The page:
Kelsey Bueno shops at a Mini Mart convenience store within walking distance of her home in South Bend.

In those cases, a Kroger grocery store is a convenient drive of a few minutes. But there are times when her boyfriend takes the car and the only option is a convenience store two blocks away. She walked there in early September and bought a large box of cereal named for the Disney film “Frozen.”

“My daughter loves ‘Frozen,’ so she’ll like the cereal,” Bueno said. “Anthony, my 3-year-old, likes fruit, veggies, chicken and pizza. He doesn’t like pasta. The others eat whatever I cook.”

Bueno said the prices weren’t too bad at the mini-mart, but “there’s a limit to what they have,” such as canned food and basics. She said an online app that delivers groceries nearby could be helpful, as long as it lets her use coupons.

Health Benefits

The Food Information Network’s health expert is Heather Eicher-Miller, an associate professor in Purdue University’s Department of Nutrition Science who focuses on food insecurity and its effect on children’s health.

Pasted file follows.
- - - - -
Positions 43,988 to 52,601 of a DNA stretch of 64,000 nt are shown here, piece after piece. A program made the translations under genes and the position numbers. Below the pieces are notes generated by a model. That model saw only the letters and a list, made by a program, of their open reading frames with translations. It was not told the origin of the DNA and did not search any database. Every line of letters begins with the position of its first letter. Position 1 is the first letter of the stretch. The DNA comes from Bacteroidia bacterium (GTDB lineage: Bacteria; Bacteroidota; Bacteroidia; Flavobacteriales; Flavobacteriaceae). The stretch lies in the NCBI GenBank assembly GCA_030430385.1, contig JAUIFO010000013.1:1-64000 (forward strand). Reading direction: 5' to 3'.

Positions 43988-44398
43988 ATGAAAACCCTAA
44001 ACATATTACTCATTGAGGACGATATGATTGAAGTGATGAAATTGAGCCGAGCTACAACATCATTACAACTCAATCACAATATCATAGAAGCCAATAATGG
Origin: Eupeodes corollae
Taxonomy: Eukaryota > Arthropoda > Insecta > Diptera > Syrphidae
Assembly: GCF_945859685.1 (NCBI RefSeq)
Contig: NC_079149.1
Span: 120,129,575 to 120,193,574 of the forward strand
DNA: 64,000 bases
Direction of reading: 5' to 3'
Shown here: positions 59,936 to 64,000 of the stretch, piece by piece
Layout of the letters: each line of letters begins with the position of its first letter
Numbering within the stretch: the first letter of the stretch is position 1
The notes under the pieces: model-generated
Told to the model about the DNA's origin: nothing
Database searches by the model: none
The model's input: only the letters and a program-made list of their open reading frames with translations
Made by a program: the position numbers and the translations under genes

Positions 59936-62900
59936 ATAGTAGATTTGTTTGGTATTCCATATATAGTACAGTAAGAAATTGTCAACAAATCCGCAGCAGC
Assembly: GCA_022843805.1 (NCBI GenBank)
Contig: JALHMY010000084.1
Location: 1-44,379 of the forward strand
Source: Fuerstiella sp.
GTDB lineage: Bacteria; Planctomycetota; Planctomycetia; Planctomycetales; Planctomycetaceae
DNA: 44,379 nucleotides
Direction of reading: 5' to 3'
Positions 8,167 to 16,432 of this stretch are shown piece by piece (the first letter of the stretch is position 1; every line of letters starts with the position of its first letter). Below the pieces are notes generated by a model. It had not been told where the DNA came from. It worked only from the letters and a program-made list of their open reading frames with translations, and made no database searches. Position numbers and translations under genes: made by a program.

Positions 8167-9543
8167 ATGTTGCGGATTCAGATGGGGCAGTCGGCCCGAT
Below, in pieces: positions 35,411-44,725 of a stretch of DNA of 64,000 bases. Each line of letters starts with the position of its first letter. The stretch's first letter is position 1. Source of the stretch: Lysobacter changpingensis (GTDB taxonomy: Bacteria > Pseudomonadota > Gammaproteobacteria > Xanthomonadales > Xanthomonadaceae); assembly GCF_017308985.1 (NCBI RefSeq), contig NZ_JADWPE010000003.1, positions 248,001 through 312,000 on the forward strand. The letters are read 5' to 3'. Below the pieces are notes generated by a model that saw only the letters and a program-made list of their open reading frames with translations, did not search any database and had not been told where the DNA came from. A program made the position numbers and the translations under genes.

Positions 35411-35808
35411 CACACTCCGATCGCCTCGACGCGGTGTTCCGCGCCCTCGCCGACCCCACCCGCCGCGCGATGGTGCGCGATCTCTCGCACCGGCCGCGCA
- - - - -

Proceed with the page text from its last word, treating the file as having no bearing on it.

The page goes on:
Eicher-Miller said food deserts are physical locations, but the geography is compounded by other factors of food insecurity.

“They could likely be experiencing a lot of stress, because you don’t have enough food,” she said. “When you focus on having enough, you’re not as much caring perhaps about what kind of food that is, and the health of the food. Often people will more rely on foods that don’t have enough of the nutrients we need. So (they’re getting) lower intakes of fruits and vegetables, and higher intakes of things like added sugars and sodium and saturated fats, and that leads to a lot of micronutrient deficiencies.”

What can you get for $29?